Restaurant tips for entertaining at home and Miso-sake steamed mussels from The Black Birch in Kittery, Maine
I consider myself a kind of professional home cook. I went to culinary school and practice some techniques used by professional chefs, but I make very simple, doable food.
Being a kind of hybird, I’m often thinking about what restaurants can learn from home cooks, and what home cooks can learn from the hospitality pros. I love the restaurant trend of serving really high-quality food in a comfy, laid back atmosphere.
A while back, I wrote a Food & Travel story about The Black Birch – a fantastic little gastro-pub in Kittery Maine, for The Boston Globe. The picture below is of the co-owners, Ben Lord and Gavin Beaudry who run the front of the house, and Jake smith co-owner/executive chef, as well as Skye Bonney the Sous Chef.
These four know what entertaining is all about: making your guests feel welcome and happy, and serving them delicious food and drinks. I was really drawn to their restaurant because it has this lively warmth that makes you feel like you’re dining at your friends house, or at some really great neighborhood block party.
Speaking of Block Parties, I just read that The Black Birch is one of the sponsors of The Kittery Block Party, happening next weekend, June, 16th. I will be headed to the Berkshires (my first time, so excited!) but it sounds like something fun to check out if you are in the area.
While restaurants are following the trend of a home-style dining experience, you can really punch up your own cooking by taking up some of the habits of professional chefs. I’m not talking molecular gastronomy or expensive sous-vide machines, just some very basic advice that’s changed the way I cook over the years.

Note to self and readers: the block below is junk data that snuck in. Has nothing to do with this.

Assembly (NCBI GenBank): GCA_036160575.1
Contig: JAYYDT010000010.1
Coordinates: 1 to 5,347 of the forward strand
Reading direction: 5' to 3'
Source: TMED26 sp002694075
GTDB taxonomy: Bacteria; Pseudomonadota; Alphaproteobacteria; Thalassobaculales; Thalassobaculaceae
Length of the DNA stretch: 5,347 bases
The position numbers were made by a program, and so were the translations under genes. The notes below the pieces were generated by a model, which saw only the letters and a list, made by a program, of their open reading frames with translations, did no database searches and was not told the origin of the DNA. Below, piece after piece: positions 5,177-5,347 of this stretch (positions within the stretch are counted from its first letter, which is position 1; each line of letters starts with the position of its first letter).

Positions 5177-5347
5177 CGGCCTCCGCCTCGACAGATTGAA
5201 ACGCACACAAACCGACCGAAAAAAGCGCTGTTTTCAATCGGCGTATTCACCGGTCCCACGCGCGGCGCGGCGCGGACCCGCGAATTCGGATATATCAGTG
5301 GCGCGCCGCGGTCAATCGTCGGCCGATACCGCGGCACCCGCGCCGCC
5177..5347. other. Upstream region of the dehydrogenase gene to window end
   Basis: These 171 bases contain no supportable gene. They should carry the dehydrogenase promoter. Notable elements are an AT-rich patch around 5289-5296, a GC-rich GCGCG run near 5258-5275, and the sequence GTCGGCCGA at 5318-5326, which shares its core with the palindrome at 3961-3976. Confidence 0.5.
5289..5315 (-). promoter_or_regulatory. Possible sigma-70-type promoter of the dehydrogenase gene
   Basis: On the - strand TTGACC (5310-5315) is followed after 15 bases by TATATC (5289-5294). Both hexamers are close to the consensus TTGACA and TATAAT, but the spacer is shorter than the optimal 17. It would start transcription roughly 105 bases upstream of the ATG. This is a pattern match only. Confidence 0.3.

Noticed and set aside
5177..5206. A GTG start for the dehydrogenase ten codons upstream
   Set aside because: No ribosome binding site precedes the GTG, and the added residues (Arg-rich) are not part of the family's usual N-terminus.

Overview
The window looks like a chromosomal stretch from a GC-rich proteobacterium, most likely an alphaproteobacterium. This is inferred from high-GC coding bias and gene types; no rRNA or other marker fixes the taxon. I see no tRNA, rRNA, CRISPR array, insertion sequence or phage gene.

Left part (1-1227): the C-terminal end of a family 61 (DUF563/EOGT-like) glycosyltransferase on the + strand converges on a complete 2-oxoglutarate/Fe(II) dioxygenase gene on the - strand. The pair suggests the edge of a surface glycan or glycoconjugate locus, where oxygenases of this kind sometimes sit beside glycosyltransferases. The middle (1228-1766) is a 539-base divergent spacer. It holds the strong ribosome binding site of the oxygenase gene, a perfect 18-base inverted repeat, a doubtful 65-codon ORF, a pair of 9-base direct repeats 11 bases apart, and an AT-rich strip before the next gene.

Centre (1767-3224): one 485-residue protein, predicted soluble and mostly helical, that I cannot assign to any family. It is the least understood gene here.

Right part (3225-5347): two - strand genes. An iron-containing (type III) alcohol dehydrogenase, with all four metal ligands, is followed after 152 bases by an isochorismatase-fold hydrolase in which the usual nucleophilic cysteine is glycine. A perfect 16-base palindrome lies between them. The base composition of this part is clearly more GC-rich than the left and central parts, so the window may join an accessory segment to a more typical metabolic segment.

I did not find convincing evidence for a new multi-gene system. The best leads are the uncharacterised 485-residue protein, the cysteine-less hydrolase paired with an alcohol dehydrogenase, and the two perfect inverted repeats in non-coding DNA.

1. Learn to season properly – I don’t detail this in my recipes, but all chefs do it automatically. Salt your cooking water generously, add a little salt to your onions right when they hit the pan to help them soften, if you have your meat ahead of time, season it the day before you cook it, or even a few hours before dinner, it really penetrates into the meat and will give you a juicer, more flavorful end result. And always, always, taste your food right before serving it, and add another sprinkle if necessary. I like to use kosher and sea salt – never iodized because it leaves an unpleasant metallic after-taste. I keep a small container of flaky Maldon Sea Salt on the table for the final sprinkling. It’s expensive but you only need a little and the sweet sea flavor and crunchy texture will elevate everything from a sliced tomato to a perfectly seared steak.
2. Turn up the heat – Don’t be afraid of a big flame or a hot oven - it’s the best way to get a nice sear on your scallops, crisp the skin on a roast chicken, and caramelize those peppers. I cook most everything over medium-high heat and roast meat at 400-425.